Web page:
An injunction is an interim remedy to secure or prevent certain actions from occurring. For example, where a sum of money or documents are stored or deposited somewhere, and there is a risk that those monies or documents may disappear or be destroyed or tampered with respectively, an interlocutory or interim injunction may be granted. Those typical injunctions are known as a Freezing Order, to freeze assets/monies held in Bank Accounts (formerly known as a Mareva Injunction), or a Search Order, to preserve documents or data held physically or electronically (formerly known as an Anton Pillar Injunction). Such Orders are common in cases of civil fraud, and preventing monies from leaving the jurisdiction of England and Wales, or preventing incriminating documentation from being destroyed.

Such an Injunction usually carries a penal notice in terms generally as follows:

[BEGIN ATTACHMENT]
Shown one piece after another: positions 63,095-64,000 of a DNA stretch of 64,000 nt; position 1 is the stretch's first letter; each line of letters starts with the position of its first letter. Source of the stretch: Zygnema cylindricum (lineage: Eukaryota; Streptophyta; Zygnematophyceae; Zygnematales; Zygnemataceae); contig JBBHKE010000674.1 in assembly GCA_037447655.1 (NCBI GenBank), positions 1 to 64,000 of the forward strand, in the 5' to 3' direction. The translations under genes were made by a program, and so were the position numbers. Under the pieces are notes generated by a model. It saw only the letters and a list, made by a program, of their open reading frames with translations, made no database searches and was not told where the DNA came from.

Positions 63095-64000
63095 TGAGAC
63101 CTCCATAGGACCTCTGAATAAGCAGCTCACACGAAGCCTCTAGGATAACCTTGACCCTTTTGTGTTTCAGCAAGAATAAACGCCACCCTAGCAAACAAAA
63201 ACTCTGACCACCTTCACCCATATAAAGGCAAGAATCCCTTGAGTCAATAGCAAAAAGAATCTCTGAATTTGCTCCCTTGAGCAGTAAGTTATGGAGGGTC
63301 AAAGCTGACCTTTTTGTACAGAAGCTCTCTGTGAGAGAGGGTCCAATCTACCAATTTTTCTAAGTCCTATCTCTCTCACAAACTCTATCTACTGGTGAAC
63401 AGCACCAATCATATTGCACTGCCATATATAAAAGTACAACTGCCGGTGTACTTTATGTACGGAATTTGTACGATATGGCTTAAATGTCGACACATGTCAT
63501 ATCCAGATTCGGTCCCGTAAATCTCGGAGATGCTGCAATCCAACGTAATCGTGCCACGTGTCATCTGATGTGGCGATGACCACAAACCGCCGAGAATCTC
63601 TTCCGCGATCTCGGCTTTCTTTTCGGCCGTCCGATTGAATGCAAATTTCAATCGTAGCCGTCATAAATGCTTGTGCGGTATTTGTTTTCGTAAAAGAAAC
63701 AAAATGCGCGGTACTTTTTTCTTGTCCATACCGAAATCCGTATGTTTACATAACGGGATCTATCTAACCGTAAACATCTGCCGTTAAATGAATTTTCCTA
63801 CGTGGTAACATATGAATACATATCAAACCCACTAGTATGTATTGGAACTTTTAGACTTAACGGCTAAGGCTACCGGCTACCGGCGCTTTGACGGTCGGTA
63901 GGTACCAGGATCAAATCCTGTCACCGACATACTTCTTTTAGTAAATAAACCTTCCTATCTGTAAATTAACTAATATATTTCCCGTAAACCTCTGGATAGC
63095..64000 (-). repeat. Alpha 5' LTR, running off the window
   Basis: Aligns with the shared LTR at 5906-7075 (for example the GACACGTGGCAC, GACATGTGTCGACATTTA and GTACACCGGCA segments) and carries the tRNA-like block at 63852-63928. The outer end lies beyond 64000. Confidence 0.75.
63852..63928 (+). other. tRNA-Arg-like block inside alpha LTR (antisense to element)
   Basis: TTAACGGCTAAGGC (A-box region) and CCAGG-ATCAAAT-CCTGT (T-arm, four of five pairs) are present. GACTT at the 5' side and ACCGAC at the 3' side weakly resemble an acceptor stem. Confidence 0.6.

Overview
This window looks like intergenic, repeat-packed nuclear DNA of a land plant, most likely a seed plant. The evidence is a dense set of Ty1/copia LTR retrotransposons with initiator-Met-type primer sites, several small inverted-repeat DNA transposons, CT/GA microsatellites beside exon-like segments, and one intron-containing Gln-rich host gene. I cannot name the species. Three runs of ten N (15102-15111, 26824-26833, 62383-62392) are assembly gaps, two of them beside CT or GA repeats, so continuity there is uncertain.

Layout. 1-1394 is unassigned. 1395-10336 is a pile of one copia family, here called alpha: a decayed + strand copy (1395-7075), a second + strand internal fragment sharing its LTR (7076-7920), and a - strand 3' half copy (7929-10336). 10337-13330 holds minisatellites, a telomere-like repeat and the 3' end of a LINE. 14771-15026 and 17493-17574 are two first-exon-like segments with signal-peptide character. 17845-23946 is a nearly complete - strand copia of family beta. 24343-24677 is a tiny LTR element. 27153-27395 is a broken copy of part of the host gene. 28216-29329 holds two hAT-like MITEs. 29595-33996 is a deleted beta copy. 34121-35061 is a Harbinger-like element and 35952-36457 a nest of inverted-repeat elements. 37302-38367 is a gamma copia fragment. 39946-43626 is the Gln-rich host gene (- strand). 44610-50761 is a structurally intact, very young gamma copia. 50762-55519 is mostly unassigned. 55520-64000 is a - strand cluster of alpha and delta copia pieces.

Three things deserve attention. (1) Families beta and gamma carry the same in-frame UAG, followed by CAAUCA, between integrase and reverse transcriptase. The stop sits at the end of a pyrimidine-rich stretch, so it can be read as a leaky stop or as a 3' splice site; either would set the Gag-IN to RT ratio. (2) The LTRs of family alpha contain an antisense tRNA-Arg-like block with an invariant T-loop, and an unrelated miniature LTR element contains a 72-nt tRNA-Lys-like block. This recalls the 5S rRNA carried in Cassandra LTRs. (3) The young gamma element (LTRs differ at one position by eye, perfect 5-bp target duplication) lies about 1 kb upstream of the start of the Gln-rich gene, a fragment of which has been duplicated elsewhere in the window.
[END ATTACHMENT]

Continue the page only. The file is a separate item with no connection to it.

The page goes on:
IF YOU DISOBEY THIS ORDER YOU MAY BE HELD TO BE IN CONTEMPT OF COURT AND MAY HAVE YOUR ASSETS SEIZED.

ANY OTHER PERSON WHO KNOWS OF THIS ORDER AND DOES ANYTHING WHICH HELPS OR PERMITS YOU TO BREACH THE TERMS OF THIS ORDER MAY ALSO BE HELD IN CONTEMPT OF COURT AND MAY BE IMPRISONED, FINED OR HAVE THEIR ASSETS SEIZED.

2.    What is breach of an Injunction?

Section 6(c) of the Contempt of Court Act 1981 restricts liability for contempt of court in respect of conduct intended to impede or prejudice the administration of justice.